This is, however, fascinating enough to overcome most of its flaws. And yes, in case you’re wondering, one goat did die during the many goat staring experiments. It may well have been just a coincidence, but for safety’s sake, perhaps don’t try it out on your hamster at home. Just in case.

Bonus features:

Goats Declassified: The Real Men of the First Earth Battalion Featurette

Project Hollywood: A Classified Report From The Set Featurette

Audio Commentary with Director Grant Heslov

Audio Commentary with Author Jon Ronson

Character Bios

Deleted Scenes

Rating: 4 out of 5


Overall Verdict:

Undeniably a bit of a mess, but the story is bizarre and fascinating enough to win the day.

Reviewer: Chris Hallam

Book review: Roger’s Profanisaurus: War and Piss/Viz The Pieman’s Wig 2019

i

Viz Presents: Roger’s Profanisaurus: War and Piss. Published by Dennis.

Roger Mellie, the Man on the Telly is to adult comic Viz what Dennis the Menace is to The Beano, what Judge Dredd is to 2000AD or what Dan Dare was to The Eagle. He has been in every issue of Viz since Chris Donald first started selling copies of his home-produced comic nearly forty years ago.
The premise is simple: Roger is a TV presenter wholly unsuited to TV, largely because he has a tendency to swear virtually every other sentence. Typical episodes see him being barred from hosting Blue Peter after drawing attention to the size of a puppy’s penis and attempts to pitch TV shows entitled, The Bollock Naked Chef, Celebrity Bumhole and Call My Muff.

Roger’s Profanisaurus is, however, and an ever-expanding dictionary of swearwords. This latest edition contains 20,000 rude words, phrases and explanations. It is now longer than all three books in the Lord of the Rings trilogy combined. Really.

Typically politically incorrect examples include:

golden deceiver n. A blonde piece who looks gorgeous from behind, but is actually a right dog from the front. A backstabber, a back beauty.

bloatee n. The type of carefully toped beard favoured by the chubbier male, in the vain hope that it will demarcate his chin from his neck and thus indicate where his face stops. As sported by hopelessly optimistic pie shifters such as Chris Moyles, Johnny Vegas, Ric Waller, Lisa Riley etc.

You’ll feel dirty after reading it.

h

Viz: The Pieman’s Wig 2019. Published by Dennis.

Roger, of course, features alongside the other regular favourites in this year’s Viz annual.

Other highlights include: Tiny Cox: The Pocket Particle Physicist: a one-off in which the celebrated TV scientist is shrunk to miniature proportions and fun with the usual favourites, Mrs Brady: Old Lady, Major Misunderstanding, Biffa Bacon, Sid the Sexist, Farmer Palmer and Buster Gonad and his Unfeasibly Large Testicles.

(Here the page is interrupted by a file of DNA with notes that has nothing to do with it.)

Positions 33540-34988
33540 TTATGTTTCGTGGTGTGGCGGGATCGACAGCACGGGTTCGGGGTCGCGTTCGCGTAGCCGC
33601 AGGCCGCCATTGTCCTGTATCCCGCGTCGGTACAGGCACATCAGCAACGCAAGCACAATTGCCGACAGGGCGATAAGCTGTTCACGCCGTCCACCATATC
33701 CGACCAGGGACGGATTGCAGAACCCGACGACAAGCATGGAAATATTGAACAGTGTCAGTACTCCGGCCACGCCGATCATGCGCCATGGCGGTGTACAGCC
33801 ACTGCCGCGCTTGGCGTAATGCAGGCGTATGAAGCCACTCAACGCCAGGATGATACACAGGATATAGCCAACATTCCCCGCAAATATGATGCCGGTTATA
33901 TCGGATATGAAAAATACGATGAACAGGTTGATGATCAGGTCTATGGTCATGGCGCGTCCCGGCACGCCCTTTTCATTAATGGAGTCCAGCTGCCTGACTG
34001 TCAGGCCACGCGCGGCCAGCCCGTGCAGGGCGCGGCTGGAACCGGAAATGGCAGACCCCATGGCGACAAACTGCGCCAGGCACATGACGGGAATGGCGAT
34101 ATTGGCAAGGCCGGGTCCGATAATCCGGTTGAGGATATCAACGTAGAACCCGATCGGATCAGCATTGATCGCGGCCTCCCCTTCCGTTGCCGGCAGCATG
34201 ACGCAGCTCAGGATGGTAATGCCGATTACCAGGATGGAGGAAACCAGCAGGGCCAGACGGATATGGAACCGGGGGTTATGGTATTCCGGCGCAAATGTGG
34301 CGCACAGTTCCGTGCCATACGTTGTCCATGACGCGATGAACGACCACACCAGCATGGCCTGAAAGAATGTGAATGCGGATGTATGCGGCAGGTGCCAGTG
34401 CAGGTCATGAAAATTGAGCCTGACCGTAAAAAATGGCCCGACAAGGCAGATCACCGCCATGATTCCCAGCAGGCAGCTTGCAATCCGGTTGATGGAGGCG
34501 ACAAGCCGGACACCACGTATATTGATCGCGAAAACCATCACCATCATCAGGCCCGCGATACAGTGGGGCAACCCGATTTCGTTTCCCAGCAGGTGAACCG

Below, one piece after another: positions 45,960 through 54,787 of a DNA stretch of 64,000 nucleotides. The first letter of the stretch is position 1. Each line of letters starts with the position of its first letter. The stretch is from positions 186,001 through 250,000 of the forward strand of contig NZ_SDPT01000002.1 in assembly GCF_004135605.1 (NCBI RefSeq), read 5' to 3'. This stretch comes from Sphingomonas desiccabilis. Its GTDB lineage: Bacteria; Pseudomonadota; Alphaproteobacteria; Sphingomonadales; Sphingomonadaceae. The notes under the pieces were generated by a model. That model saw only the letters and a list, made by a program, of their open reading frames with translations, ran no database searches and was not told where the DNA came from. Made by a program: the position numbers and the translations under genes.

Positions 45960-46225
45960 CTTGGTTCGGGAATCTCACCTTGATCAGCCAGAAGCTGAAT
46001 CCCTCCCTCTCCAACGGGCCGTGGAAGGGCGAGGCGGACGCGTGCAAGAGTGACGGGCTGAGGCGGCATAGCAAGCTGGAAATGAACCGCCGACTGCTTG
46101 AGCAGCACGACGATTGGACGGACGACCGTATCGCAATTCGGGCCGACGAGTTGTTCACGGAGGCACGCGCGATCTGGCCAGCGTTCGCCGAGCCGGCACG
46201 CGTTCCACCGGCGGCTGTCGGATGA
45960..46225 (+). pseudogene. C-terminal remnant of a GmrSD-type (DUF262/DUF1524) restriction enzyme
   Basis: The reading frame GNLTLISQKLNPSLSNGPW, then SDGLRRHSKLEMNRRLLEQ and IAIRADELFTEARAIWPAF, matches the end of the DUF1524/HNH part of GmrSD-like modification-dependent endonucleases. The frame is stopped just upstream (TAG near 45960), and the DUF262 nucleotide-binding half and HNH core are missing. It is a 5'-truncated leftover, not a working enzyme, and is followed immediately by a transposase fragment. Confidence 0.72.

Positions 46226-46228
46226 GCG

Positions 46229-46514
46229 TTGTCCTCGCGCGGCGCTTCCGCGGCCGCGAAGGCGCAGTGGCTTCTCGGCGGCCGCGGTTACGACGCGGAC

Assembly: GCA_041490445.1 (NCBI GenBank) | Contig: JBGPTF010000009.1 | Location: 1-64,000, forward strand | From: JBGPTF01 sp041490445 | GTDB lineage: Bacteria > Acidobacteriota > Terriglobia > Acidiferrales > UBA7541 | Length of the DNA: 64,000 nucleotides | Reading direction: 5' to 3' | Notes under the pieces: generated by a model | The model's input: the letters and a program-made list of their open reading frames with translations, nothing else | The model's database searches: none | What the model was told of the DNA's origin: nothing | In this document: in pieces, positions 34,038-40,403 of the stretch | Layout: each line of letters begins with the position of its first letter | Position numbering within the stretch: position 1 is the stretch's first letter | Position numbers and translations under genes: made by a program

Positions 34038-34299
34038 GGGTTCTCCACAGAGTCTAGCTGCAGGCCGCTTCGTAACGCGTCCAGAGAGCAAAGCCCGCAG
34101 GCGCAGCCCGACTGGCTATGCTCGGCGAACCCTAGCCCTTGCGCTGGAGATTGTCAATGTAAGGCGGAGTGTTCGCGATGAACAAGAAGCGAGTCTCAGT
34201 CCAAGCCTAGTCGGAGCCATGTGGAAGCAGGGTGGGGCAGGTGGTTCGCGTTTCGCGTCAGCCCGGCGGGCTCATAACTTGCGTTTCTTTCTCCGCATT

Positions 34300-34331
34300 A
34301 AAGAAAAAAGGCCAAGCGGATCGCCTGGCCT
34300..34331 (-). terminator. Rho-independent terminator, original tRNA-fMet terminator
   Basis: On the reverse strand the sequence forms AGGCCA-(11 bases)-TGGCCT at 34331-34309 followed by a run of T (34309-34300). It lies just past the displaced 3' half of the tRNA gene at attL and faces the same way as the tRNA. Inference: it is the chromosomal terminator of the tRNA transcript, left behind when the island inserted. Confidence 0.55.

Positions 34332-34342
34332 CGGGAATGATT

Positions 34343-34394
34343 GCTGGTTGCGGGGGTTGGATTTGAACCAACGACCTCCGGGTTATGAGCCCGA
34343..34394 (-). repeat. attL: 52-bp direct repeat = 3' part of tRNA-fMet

Book review: The Snooty Bookshop

The Snooty Bookshop by Tom Guald. Published by Canongate.

Some things are almost impossible to review. The good news is that this selection of fifty literary-themed cartoons (presented here in the form of postcards) is definitely very good: original, funny and clever. Go and buy it.
The bad news? Well, as the cartoons are rather unique in flavour, it’s rather hard to convey what they are like if you haven’t already seen them in The Guardian Weekend magazine or elsewhere (admittedly, more of a problem for me than you). So perhaps just enjoy this selection of typically surreal lines from the book:
‘Tips For Getting Your Novel Published During A Skeleton Apocalypse’.
‘Cookbooks By Dog-Owning Atheists’.
‘”Deeds not words.” said Mrs Tittlemouse and went off to town to smash windows with her toffee hammer.’
A very clever little book which you’ll find yourself returning to again and again.

a

DVD review: This Country Season One & Two

this country

Cousins Kerry and Kurtan Mucklowe live in an unnamed village in the Cotswolds. Although both have finished school, they are both poorly educated and are still yet to break out of their childhood habits. There is literally almost nothing to do in the village and the suspicion is that the longer they stay there the more likely they are to turn into one of the assorted eccentric weirdos who already roam the landscape. Indeed, they are already well on the way.

The duo are in fact played by real-life brother and sister, Daisy May Cooper and Charlie Cooper who also wrote the series which is filmed in a mockumentary format. The Mucklowe’s only real ally in the world – although a much underappreciated one – is the well-meaning local vicar (Paul Chahidi).

Kerry is almost invariably dressed in a football t-shirt and lives with her mother, who rather like Howard’s mother in early episodes of the US sitcom, Big Bang Theory, is an unseen presence (in this case, voiced by Daisy May Cooper herself) endlessly shouting inane instructions or complaints to her daughter in an agitated rasping voice.

Kerry is, a formidable presence in her own right:

“I’ve got enemies in South Cerney,” she boasts boldly at one point. “I’ve got enemies in North Cerney, I’ve got enemies in Cerney Wick. I’ve got enemies in Bourton-on-the-Water. There’s a tea rooms there and under the counter they’ve got a panic button and if I take one step inside, they can press that.”

Both she and the hapless Kurtan are great comic creations. This Country is not a series that benefits from extensive hype: it is perhaps best discovered for yourself.

But it is nevertheless, quite brilliant.